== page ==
It was then that I noticed the state of my bivvy as it turned out that the collisions from above were not wet leaves and sticks. They were the cloacal evacuations of what looked like goose sized pigeons that had conducted a bombing raid the Luftwaffe would have been proud of. Some of the guano was the thickness of a slice of bread and this has given me an idea of what my next prank on Andy Mac will be. The question is how do I get him to accept an offer of breakfast without arousing suspicion?
As the morning progressed huge volumes of bubbles were erupting in big patches all over the bait but still nothing happened, eventually I admitted defeat and caught the 14.00 ferry for home.
The following week on the Sunday morning while walking the dog with my wife, I found a Barn Owl primary flight feather. The structure of this is amazing as the edges are all softened and fluffy, this disrupts the air flow over the feather allowing the owl to fly almost silently. I decided this was a great luck auspice and a sighting of a pair of magpies later in the walk confirmed that a bumper Frimley session was on the cards.
Once home and breakfasted, I packed the car as quickly as possible, anxious to be on my way. God help any Honda Jazz drivers today. The knowledge that again this was to be my last session for 3 weeks at least (has become 4) as I was back doing 6 day weeks at work and another bloody car needed fixing, I wanted to make the most of every second I had available.
On arriving I spent an hour or so aimlessly drifting around the lake looking for a guiding sign to tell me where to plot up. Not a sign did I see as it appeared that all the residents of the lake were on holiday in the trees probably up in Reading having a whale of a time. Eventually I decided on another go at ‘The Stick’ was required. It was heavily baited by me last week and the fish had been happily feeding there. It was also a thorn in my side that I hadn’t managed to reap the rewards that the amount of feeding activity observed in front of this swim deserved.
I didn’t bait quite as heavily this time and I cracked out the Spomb Dave Short had given me. For those that didn’t meet him, he was truly a legend in our small world of carp fishing. Probably one of the nicest men you could meet, he entertained me for many hours sat in Andy’s old shop drinking tea retelling stories from his time as a Redmire bailiff or seeing giants in Longfield before it was even on the carp fishing map.
He gave me the Spomb from a bag of stuff he was clearing out as he didn’t really use them anymore. He sadly died some months later and left a hole in many lives and a chair in Andy’s shop empty. After a couple of casts with the Spomb, I got the fears as to lose it would be too painful so I packed it back away. I was also fishing at 12 wraps this week to ensure I was behind the band of weed that was present.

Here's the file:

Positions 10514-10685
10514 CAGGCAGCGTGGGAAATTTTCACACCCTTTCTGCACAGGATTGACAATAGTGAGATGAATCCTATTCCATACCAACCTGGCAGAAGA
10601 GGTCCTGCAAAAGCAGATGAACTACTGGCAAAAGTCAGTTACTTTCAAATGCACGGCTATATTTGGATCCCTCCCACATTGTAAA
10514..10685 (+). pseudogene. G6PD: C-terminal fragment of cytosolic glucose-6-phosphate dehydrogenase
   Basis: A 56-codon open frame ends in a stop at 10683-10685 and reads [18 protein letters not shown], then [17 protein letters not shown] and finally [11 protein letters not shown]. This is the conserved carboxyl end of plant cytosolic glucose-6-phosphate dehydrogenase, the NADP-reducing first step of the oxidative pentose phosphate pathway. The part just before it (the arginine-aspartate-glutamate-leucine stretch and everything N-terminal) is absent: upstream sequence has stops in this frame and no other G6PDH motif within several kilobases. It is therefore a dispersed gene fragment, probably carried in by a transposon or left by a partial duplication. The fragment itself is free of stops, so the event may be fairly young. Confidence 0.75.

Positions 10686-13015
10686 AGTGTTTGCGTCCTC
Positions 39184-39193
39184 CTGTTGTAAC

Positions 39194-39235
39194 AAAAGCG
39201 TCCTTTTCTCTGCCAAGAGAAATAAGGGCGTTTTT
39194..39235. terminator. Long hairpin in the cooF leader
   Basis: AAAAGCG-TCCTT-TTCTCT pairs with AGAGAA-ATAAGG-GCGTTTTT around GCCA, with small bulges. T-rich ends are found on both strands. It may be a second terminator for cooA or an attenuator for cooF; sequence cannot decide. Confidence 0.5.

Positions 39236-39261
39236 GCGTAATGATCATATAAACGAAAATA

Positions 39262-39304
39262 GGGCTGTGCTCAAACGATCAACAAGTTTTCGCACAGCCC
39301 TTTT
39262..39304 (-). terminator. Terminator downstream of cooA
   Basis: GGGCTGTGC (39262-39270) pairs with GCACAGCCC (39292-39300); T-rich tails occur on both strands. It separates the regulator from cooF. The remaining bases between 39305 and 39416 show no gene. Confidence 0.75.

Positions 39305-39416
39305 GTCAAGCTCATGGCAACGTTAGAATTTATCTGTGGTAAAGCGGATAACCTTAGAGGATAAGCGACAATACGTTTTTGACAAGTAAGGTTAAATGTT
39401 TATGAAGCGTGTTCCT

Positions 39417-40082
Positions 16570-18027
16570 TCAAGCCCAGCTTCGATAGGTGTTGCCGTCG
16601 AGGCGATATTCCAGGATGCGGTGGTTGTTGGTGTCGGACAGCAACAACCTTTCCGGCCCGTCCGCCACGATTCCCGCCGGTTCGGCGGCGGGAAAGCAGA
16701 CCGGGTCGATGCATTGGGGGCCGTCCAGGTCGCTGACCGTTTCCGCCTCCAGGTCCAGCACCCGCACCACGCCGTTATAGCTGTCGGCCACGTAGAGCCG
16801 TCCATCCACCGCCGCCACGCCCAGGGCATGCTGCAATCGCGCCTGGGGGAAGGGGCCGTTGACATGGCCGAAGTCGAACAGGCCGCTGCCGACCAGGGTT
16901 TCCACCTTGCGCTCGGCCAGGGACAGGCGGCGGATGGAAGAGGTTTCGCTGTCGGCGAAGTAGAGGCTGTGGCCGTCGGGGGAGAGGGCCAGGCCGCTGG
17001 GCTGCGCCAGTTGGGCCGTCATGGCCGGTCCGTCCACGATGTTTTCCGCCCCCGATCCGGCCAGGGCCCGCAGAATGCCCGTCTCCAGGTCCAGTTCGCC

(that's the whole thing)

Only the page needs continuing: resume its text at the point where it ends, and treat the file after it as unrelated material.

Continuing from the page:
Over the next two days I experienced the most excruciating lack of action, as I wasted my last 2 days of angling freedom watching carp that were doing more digging in front of me than an army of allotment owners. Huge sheets of bubbles seemed to be constantly erupting all over me and not a single indication came my way. Rod positions were changed, rigs altered and reel handles were lined up perfectly all to no avail I wouldn’t have been able to hook a fish if my life depended on it.
After 2 days of this mental torment, I took stock of the situation and tried to make sense of what was happening and hopefully learn for the future. When Dave Lane wrote his first iconic book ‘Obsession with Carp’, he talked of a silty bay in Harefield where fish bubbled and fed without being caught with him and other members trying on numerous occasions to outwit the slimy be-scaled head torturers.
Not a single fish was captured from that bay despite the obvious signs of feeding. A similar set of circumstances occurred in ‘The Stick’ where numerous anglers have fished these bubbling marks and caught very little. The swim produces from the more traditional gravely, on top of the bar marks but not in the areas where the majority of the bubbling was taking place. It could be that the shows and bubbling are fish doing something other than feeding. However, it was only happening over my bait so I discounted that, they may have been feeding on a natural of some description but again why then just over my baited spots?
It could be my rigs are atrocious and this is an argument that Adam and Andy are happy to suggest but it’s not just me who has suffered and a wide range of rigs from bottom baits and wafters through to blatant pop-ups, long and short, stiff and soft have all been tried. The lead always lands what I would consider hard enough for any rig to be presentable but maybe the spot is covered in the watery soup like slit I found on some spots while diving in the pit.
Also there is a bit of grass type weed on the spot so maybe rigs get caught up in this. However, with the number of casts and use of PVA bags and nuggets, I cannot believe that one wouldn’t have landed ok. It could be that they weren’t eating the bait just flanking on it as the liquid smells excited them but they refused to eat? Whatever the little b*****ds were doing it certainly wasn’t eating hookbaits. Therefore, after 2 miserable frustrating days I dragged my sorry arse back over the crossing and with my tail firmly between my legs, headed home knowing that at least 3 weeks would pass before I was next to be found on the banks of what is a very addictive gravel pit.